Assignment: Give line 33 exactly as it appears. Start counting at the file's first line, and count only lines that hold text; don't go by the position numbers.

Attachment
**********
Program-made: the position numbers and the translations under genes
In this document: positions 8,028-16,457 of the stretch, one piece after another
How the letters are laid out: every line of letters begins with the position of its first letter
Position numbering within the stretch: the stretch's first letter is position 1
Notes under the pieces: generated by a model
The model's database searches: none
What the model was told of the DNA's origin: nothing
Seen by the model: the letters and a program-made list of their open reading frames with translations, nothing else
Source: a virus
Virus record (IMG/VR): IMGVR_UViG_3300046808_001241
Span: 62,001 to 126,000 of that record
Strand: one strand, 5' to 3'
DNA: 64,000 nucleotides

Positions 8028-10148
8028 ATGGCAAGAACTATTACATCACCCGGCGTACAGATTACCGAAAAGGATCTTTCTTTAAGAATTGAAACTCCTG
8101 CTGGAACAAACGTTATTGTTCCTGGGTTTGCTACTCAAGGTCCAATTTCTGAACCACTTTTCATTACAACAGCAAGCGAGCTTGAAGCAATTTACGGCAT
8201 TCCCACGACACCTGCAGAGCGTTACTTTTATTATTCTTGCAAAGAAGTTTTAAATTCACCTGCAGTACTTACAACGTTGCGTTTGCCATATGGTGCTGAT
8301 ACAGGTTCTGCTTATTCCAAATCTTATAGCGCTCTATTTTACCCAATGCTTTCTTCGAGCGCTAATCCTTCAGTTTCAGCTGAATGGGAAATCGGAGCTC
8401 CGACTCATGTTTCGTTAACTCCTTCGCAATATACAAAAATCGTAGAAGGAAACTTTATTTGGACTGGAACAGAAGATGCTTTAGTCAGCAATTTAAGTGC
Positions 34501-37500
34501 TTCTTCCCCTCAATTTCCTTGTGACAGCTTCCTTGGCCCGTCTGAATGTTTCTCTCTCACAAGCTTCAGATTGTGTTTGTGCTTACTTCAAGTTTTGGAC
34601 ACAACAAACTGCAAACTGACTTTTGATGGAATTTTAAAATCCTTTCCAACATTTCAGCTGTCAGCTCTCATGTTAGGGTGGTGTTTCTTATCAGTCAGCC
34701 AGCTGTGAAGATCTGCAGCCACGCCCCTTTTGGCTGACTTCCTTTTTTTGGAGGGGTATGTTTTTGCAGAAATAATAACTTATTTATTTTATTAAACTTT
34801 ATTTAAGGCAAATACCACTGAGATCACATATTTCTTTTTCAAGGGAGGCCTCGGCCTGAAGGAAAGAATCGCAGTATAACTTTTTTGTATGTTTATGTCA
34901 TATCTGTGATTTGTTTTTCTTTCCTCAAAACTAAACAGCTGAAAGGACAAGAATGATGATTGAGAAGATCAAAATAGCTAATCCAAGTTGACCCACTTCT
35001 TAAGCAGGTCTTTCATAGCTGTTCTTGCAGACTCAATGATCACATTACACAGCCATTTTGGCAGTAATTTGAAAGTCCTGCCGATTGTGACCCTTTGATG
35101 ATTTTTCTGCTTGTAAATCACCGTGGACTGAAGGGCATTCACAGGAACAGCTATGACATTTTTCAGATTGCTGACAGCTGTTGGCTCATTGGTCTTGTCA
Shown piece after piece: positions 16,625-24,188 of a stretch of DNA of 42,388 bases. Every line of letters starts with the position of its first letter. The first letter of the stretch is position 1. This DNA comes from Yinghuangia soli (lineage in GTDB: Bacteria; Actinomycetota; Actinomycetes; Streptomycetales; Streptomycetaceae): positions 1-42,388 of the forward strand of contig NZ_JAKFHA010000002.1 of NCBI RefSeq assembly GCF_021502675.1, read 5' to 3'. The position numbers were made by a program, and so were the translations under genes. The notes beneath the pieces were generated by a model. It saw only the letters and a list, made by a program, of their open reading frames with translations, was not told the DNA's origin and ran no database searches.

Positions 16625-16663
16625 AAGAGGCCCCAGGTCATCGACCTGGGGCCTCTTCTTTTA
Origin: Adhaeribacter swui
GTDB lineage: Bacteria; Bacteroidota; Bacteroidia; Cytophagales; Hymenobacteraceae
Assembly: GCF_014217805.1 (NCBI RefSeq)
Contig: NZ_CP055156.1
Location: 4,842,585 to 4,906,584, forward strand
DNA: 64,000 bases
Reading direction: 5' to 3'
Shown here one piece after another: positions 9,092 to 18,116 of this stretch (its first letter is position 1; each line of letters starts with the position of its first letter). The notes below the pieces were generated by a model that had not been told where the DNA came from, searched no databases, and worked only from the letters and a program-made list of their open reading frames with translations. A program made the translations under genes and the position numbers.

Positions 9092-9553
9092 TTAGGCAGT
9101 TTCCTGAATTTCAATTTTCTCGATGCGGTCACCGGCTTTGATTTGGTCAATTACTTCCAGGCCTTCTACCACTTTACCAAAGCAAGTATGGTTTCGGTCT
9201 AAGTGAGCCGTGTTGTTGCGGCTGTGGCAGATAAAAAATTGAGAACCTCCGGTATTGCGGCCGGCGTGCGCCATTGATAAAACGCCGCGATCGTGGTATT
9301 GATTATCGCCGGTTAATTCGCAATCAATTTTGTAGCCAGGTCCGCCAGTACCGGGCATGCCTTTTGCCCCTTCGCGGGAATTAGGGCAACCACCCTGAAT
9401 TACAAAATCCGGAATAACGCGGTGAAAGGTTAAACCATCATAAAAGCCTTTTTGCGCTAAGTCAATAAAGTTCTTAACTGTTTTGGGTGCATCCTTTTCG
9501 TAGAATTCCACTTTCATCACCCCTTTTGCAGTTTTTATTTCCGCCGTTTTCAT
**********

Assembly: GCF_014217805.1 (NCBI RefSeq)